Dual Graduates




Five area students enjoy two graduations this May

Taking college courses in high school is a family tradition in Kaylee Kemp’s family.

Kaylee’s older brother and sister enrolled in dual credit courses from Lake Region, which gave her a firsthand view of the benefit of completing general education courses while still in high school. 

“Both of my siblings encouraged me to take dual credit classes to complete general education requirements to give me more flexibility in my schedule for my bachelor’s degree,” the Cavalier High School senior said.  

But Kemp accomplished more than a head start on her college studies. She’s earning her associate degree. 

Kemp will be joining four other high school seniors making that same accomplishment – and that is a first for Lake Region State College. 

“This is a record for Lake Region State College,” said LRSC President Dr. Doug Darling. 

Jaylen Anderson of Leeds; McKenna Barnick of Jamestown; Kaylee Kemp of Cavalier; Casia Steinhaus of Devils Lake; and Piper Suhr of Cooperstown will all graduate twice in May – receiving their associate degree from Lake Region State College May 12 and their high school diplomas at various dates in May.

Last year, LRSC had its first dual credit student walk across the stage and earn her associate degree while still in high school.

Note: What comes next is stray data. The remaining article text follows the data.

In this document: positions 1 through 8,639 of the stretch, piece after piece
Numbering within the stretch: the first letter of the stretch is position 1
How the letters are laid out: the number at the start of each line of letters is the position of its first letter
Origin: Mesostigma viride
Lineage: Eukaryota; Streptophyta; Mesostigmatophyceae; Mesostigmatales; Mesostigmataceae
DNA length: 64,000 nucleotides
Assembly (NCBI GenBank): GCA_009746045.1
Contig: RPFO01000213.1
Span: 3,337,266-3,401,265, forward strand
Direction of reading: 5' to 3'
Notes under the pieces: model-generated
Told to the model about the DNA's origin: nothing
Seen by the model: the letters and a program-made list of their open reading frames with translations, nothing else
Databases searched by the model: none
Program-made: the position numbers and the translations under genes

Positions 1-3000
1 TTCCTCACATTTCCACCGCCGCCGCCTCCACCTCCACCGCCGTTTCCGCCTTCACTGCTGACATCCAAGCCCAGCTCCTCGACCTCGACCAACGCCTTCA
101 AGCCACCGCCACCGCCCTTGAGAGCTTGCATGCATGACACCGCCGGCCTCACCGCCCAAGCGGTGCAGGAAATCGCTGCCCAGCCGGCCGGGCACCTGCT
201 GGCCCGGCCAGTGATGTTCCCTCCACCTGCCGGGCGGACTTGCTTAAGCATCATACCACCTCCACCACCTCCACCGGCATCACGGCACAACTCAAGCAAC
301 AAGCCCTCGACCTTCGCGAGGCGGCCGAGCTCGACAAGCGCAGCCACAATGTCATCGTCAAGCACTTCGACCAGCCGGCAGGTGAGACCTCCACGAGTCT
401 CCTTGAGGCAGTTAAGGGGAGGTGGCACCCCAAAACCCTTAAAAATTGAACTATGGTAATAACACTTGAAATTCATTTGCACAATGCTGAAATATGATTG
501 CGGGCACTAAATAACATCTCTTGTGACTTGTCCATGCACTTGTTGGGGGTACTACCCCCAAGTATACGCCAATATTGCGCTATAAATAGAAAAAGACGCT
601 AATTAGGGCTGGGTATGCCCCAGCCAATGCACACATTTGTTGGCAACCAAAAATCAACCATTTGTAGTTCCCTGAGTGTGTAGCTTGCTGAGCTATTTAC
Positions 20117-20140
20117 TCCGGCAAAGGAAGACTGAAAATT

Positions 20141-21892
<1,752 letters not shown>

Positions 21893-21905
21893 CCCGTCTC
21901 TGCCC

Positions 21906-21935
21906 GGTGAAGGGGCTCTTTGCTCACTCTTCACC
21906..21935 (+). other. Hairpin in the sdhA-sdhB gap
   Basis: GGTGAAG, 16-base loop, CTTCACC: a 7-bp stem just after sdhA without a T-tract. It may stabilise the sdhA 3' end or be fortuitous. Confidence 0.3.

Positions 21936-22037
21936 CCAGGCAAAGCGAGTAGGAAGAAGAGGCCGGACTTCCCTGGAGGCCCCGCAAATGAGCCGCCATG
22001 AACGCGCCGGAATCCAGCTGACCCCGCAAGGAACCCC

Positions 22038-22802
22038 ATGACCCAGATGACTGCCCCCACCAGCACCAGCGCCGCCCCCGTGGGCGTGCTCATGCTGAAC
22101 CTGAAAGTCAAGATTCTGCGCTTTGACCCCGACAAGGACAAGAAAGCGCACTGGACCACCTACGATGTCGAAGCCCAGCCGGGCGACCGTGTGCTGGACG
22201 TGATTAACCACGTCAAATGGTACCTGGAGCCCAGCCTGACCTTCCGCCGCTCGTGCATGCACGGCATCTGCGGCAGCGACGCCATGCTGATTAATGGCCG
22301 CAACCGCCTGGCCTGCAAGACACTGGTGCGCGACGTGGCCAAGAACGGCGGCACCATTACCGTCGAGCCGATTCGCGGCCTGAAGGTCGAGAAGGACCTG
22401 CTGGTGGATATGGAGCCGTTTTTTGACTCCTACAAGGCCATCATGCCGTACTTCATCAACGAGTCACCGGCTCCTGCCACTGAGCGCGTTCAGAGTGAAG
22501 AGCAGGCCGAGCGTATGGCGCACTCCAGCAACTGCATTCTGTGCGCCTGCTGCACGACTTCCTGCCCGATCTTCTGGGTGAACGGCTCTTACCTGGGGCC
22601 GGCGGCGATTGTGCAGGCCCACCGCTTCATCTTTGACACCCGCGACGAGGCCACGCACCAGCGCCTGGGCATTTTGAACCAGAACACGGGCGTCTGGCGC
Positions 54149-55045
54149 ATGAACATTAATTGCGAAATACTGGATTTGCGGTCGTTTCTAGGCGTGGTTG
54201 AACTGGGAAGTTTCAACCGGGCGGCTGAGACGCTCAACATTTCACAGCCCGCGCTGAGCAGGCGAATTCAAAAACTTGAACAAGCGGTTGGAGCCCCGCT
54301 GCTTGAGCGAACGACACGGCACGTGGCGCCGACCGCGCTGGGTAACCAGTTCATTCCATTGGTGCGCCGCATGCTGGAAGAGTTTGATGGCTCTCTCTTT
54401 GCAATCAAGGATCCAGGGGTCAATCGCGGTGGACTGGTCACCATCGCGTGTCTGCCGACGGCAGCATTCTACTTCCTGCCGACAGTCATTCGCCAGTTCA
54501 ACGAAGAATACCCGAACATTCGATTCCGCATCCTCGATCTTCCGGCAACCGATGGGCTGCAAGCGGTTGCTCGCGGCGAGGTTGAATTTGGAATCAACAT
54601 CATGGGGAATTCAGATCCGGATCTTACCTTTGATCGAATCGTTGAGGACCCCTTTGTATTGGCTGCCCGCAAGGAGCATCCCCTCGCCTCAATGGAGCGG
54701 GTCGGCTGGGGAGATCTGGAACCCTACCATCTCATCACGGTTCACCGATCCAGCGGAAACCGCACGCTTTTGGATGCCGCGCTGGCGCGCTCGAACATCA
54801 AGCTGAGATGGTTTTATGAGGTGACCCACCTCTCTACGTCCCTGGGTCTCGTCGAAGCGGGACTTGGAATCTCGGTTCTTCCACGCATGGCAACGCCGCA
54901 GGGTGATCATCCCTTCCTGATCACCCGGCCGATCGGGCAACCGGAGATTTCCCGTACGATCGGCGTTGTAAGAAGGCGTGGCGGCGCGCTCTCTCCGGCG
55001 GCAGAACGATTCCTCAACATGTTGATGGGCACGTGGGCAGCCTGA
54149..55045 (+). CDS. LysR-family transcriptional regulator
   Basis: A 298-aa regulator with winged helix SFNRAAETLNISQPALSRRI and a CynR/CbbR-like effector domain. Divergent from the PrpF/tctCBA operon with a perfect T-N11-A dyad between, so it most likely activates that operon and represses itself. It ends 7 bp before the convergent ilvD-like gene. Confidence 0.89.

The plan of action to arrive at this accomplishment was similar for all five: online courses along with dual credit courses that were offered face to face in their high school. Students also filled summers with additional courses to make it to the needed credit total.

For Steinhaus, the decision to take college courses started as a way to lighten her future courseload the first year of college.

“After I had taken a few classes, I realized that with the dual credit I had already earned and taking a few summer classes, I would be able to meet the graduation requirements for LRSC,” Steinhaus said.

Anderson started her college endeavor with dual credit courses that she qualified to take as a high school sophomore. She was hesitant about taking more advanced classes online as she enjoys being able to talk to instructors face to face when needed. Those fears quickly disappeared.